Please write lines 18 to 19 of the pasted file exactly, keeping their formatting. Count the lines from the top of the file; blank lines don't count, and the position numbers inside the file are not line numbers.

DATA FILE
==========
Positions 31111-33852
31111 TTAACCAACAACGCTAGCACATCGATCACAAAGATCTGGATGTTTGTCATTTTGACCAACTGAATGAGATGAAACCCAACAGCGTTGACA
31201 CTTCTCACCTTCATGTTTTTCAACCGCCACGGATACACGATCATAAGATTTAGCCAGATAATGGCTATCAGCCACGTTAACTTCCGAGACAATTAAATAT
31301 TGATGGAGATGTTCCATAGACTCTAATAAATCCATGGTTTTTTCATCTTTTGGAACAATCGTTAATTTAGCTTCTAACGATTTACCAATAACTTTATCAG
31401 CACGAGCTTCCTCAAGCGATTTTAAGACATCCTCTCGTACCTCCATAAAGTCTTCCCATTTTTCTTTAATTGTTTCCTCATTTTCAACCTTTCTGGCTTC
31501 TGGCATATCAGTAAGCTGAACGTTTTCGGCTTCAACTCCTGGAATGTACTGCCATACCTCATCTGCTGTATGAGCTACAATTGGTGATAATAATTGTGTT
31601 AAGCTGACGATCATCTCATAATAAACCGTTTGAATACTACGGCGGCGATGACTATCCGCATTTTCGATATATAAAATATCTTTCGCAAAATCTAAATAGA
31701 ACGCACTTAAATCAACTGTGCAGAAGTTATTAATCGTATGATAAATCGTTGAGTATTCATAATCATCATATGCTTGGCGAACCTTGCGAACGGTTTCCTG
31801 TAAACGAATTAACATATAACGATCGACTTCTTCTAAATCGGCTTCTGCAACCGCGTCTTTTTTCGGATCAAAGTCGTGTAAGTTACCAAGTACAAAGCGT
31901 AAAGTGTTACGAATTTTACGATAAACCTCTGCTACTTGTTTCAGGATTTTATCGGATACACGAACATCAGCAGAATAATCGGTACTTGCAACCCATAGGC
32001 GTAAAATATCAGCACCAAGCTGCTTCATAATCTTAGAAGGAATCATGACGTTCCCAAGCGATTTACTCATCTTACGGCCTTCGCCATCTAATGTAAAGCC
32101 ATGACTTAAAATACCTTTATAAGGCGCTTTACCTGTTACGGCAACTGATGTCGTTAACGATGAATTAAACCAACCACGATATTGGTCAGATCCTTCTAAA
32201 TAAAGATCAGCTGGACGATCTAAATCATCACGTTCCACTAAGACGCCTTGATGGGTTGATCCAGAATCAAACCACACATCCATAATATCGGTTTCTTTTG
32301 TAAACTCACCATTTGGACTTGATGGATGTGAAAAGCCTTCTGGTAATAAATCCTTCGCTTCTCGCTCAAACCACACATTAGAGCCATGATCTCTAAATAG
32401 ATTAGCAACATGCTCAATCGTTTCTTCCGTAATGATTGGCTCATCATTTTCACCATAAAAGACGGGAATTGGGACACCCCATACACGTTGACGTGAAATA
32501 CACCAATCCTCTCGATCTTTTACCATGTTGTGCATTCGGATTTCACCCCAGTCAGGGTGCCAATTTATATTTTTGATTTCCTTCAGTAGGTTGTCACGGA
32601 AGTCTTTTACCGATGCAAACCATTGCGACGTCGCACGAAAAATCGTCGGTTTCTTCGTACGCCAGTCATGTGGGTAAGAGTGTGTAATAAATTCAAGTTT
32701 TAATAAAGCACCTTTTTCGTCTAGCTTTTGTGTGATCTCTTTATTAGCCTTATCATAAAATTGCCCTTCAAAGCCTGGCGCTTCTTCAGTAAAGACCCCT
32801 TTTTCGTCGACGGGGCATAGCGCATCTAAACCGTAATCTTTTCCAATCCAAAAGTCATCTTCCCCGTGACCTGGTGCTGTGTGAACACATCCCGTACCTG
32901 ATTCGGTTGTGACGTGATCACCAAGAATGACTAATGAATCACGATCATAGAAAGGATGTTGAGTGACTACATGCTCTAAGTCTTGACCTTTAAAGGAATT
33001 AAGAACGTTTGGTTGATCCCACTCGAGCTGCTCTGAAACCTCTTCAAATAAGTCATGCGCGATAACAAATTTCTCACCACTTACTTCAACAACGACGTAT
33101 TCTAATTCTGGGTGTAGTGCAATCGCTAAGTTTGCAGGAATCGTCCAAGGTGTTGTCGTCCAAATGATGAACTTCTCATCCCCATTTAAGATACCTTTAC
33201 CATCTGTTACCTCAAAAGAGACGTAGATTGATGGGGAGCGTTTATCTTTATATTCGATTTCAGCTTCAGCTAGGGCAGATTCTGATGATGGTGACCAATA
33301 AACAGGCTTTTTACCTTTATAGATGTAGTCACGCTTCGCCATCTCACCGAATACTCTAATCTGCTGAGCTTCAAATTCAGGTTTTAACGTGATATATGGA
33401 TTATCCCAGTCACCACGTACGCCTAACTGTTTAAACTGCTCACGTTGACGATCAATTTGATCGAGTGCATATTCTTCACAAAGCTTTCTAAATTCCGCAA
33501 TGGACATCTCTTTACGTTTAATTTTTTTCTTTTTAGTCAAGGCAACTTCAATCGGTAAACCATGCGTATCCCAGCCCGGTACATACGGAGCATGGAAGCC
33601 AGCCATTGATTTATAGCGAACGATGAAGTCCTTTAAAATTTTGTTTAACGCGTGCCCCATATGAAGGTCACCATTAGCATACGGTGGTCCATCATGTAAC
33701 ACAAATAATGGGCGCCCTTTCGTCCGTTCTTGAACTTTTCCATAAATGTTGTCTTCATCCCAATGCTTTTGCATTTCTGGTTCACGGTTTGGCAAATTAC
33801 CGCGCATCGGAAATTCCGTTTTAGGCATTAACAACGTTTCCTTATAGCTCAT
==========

32701 TAATAAAGCACCTTTTTCGTCTAGCTTTTGTGTGATCTCTTTATTAGCCTTATCATAAAATTGCCCTTCAAAGCCTGGCGCTTCTTCAGTAAAGACCCCT
32801 TTTTCGTCGACGGGGCATAGCGCATCTAAACCGTAATCTTTTCCAATCCAAAAGTCATCTTCCCCGTGACCTGGTGCTGTGTGAACACATCCCGTACCTG